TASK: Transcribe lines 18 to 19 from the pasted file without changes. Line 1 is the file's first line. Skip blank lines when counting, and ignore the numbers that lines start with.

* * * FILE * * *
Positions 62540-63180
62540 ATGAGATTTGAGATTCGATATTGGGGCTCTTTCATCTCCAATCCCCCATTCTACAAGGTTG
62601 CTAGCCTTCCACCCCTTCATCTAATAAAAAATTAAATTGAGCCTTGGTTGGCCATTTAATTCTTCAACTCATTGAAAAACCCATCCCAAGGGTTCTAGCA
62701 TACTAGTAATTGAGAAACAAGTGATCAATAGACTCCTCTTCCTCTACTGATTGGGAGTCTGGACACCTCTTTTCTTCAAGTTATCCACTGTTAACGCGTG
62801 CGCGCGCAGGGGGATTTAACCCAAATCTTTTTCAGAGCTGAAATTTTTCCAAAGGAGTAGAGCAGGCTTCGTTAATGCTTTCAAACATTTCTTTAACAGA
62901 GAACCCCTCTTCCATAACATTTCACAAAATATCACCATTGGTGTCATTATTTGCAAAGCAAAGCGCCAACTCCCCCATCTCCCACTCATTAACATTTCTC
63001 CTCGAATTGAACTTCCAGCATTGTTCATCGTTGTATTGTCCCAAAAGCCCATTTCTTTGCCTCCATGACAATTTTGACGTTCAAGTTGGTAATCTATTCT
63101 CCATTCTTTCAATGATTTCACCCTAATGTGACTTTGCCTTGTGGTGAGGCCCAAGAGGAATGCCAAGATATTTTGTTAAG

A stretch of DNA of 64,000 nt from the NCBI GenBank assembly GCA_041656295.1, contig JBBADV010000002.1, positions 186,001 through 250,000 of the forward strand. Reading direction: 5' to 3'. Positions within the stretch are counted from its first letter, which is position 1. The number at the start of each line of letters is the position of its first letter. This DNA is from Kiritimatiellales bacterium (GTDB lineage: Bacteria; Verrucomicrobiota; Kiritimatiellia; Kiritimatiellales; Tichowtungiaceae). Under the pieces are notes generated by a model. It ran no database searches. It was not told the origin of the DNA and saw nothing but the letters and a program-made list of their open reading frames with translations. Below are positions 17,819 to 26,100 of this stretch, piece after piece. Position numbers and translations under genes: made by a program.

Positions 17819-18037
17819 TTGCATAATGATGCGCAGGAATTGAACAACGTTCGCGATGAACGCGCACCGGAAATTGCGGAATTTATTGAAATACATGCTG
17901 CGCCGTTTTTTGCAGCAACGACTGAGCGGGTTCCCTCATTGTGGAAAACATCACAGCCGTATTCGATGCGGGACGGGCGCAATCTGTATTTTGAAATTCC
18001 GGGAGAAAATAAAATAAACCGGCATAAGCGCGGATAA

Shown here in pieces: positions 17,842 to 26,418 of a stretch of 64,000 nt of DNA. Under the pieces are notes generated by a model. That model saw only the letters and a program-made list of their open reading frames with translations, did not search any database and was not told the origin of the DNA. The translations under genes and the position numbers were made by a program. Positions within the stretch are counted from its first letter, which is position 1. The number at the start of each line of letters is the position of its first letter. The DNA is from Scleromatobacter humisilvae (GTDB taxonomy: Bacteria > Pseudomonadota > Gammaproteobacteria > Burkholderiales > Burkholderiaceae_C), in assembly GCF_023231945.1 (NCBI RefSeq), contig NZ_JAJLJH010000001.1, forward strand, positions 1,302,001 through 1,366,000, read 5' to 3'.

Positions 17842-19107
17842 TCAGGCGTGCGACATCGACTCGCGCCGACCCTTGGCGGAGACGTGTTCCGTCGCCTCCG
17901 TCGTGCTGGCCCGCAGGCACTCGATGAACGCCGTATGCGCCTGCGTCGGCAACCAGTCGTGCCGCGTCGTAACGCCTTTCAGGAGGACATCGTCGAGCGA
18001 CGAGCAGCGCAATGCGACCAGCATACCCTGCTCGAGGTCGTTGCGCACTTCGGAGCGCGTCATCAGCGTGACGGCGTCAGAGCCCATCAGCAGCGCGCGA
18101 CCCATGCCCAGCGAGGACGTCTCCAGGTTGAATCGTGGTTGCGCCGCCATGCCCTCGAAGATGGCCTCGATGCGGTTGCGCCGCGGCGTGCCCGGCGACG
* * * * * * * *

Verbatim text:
18001 CGAGCAGCGCAATGCGACCAGCATACCCTGCTCGAGGTCGTTGCGCACTTCGGAGCGCGTCATCAGCGTGACGGCGTCAGAGCCCATCAGCAGCGCGCGA
18101 CCCATGCCCAGCGAGGACGTCTCCAGGTTGAATCGTGGTTGCGCCGCCATGCCCTCGAAGATGGCCTCGATGCGGTTGCGCCGCGGCGTGCCCGGCGACG